Fri Jan 6, 7:19 AM ET
NEW YORK - Two television stations are refusing to broadcast a new NBC series about an Episcopal priest who abuses painkillers, has a gay son, a promiscuous straight son, a daughter who deals marijuana, and a wife who drinks too much.
Conservative Christian groups have condemned the depiction of Jesus as blasphemous, accusing the writers of portraying Christ as tolerant of sin in talks with the priest.
NBC affiliates KARK in Little Rock, Ark., and WTWO in Terre Haute, Ind., said sensitivity to viewers led them not to air "The Book of Daniel," which debuts Friday. In Little Rock, the WB affiliate has arranged to show the drama instead.
"If my action causes people in our community to pay more attention to what they watch on television, I have accomplished my mission," Duane Lammers, WTWO's general manager, said in a statement on his station's Web site.
The series stars Aidan Quinn as the Rev. Daniel Webster, who discusses his many troubles in regular chats with a robe-wearing, bearded Jesus. The American Family Association, in Tupelo, Miss., and Focus on the Family, the Colorado Springs group led by James Dobson, are asking supporters to lobby their local NBC affiliate to drop the show.
In a statement Thursday, NBC said, "We're confident that once audiences view this quality drama themselves, they'll appreciate this thought-provoking examination of one American family."
But the American Family Association said the series was another sign of NBC's "anti-Christian bigotry." Bill Donohue, president of the Catholic League, an anti-defamation group, called the series the "work of an embittered ex-Catholic homosexual."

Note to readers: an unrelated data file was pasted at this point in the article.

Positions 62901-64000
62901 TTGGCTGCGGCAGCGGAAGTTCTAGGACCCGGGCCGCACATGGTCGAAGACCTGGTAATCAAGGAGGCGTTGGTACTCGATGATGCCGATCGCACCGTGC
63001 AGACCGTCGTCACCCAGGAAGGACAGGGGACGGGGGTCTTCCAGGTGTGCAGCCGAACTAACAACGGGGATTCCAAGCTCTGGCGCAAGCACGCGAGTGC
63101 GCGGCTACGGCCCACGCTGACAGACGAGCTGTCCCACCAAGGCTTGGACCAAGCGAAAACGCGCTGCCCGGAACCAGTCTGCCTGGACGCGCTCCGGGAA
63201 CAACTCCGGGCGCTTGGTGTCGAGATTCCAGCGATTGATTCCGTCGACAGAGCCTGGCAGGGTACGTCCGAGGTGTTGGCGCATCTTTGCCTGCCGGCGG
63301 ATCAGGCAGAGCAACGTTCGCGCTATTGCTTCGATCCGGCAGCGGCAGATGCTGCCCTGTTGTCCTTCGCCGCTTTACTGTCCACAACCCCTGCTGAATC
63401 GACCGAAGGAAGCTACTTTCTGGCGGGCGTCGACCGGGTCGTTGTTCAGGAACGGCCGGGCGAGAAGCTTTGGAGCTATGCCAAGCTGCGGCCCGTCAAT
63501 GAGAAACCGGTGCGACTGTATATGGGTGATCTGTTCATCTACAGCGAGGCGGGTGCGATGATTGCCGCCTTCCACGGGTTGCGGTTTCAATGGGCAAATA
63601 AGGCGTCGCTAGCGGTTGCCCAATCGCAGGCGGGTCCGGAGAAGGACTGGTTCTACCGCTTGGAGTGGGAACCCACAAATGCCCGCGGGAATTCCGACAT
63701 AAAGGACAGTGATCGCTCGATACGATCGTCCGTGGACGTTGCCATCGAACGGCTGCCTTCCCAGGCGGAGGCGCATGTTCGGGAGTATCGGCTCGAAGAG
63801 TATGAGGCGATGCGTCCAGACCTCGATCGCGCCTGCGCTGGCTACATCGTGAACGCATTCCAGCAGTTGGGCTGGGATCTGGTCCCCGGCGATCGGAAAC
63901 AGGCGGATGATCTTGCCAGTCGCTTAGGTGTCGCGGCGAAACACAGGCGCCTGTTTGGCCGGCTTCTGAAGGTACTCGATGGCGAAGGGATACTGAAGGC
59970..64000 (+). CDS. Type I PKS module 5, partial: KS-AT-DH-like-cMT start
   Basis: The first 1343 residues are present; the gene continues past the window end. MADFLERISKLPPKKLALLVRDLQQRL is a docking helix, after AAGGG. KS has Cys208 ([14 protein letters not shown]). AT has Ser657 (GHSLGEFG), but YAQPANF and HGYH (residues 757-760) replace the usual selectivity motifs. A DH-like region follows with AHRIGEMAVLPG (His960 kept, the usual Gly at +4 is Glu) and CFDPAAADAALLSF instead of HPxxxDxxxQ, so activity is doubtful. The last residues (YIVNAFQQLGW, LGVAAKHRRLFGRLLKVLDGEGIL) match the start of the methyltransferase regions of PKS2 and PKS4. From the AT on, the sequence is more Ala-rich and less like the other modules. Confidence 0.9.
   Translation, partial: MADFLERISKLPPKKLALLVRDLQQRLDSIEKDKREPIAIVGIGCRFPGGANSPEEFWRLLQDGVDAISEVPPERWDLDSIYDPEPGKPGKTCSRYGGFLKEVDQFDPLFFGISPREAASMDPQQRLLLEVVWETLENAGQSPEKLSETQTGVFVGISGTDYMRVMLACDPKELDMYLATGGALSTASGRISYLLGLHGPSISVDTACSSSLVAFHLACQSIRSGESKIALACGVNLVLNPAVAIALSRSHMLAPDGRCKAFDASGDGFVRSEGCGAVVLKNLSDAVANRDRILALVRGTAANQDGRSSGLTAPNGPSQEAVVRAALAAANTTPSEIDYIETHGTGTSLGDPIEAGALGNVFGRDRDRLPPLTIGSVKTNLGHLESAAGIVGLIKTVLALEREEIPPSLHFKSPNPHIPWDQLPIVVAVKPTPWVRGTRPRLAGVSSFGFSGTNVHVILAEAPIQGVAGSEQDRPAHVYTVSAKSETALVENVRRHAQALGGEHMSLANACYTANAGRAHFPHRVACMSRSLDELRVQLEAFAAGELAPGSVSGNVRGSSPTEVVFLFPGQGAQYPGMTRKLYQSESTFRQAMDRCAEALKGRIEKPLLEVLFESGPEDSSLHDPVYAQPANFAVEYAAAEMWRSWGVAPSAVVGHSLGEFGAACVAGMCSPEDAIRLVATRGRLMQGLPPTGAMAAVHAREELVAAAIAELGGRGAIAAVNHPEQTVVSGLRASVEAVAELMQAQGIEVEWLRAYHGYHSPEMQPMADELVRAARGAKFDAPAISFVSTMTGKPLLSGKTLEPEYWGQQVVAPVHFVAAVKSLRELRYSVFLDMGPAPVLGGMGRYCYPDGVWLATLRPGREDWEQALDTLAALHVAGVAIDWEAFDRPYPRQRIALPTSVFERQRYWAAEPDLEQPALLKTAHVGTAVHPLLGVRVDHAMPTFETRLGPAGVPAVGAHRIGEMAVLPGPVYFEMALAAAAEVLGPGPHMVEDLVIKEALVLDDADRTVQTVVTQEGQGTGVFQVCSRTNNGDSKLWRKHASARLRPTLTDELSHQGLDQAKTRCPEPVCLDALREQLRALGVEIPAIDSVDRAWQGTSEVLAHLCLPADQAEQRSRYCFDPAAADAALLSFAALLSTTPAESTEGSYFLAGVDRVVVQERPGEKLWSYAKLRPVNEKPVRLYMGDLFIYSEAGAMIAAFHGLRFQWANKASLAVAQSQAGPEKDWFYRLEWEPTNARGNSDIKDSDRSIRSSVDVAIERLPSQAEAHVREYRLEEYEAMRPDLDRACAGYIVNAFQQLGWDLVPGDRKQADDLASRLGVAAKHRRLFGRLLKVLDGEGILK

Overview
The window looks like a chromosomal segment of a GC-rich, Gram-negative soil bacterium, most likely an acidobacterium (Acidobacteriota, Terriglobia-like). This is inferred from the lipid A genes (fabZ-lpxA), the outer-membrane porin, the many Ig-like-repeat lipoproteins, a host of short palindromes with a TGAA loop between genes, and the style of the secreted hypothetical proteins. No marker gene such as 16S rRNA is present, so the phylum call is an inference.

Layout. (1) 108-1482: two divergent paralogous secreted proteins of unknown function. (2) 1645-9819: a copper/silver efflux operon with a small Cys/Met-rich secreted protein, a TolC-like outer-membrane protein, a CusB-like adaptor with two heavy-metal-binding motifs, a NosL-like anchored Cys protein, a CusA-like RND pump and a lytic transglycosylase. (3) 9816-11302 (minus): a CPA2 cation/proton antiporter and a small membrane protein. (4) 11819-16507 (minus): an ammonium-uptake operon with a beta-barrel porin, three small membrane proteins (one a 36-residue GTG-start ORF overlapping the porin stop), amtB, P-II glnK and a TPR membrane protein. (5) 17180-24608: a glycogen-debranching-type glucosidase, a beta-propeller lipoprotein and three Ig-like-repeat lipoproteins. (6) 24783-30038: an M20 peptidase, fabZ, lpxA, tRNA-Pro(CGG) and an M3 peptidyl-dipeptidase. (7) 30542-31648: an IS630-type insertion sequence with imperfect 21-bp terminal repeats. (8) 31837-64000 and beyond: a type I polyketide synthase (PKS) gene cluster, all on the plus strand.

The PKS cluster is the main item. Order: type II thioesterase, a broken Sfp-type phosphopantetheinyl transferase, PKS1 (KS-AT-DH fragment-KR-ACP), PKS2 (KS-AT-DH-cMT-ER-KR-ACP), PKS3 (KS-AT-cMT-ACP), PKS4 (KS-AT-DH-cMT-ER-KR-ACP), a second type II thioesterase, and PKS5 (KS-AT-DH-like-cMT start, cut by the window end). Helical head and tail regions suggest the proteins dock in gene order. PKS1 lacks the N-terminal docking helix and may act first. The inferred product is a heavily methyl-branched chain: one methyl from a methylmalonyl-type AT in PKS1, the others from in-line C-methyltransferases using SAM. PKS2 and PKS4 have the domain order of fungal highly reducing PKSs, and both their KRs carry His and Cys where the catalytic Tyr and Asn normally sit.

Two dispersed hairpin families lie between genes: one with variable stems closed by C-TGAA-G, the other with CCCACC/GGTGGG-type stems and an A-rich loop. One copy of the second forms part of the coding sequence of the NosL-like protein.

The show's creator and executive producer, Jack Kenny, said he drew on the emotionally guarded family of his male partner for the series. He said his goal was to depict how "humor and grace" help a flawed man struggle with his faith and family. He said the writers never meant to mock religion or Jesus.
However, Bob Waliszewski, of Focus on the Family's teen ministries, said the show portrayed Christ as a "namby-pamby frat boy who basically winks at every sin and perversity under the sun."
"When the pastor's teen son is sexually active and having many romps with his 15-year-old girlfriend, this Jesus says, `A kid has to be a kid,'" Waliszewski said. "I don't think NBC would have portrayed a Muslim cleric or a Buddhist monk, the Dalai Lama, in a show this way. Why? Because they know to do so would be mean-spirited and insensitive."
James Naughton, a spokesman for the Episcopal Diocese of Washington, D.C., said a California Episcopal church is advising the series.
Naughton has read scripts for eight episodes and acknowledged that viewers could take away a troubling message about people of faith, instead of a positive one about overcoming temptation. Still, he said it was "a tremendous opportunity for evangelism for Episcopalians." The Washington Diocese has started a blog to comment on the show and invite discussion.
"To me, this is good for us no matter how it comes out because if people are talking about what Episcopalians are like, it creates tremendous opportunities for us to say, `Here's what we actually are like,'" Naughton said.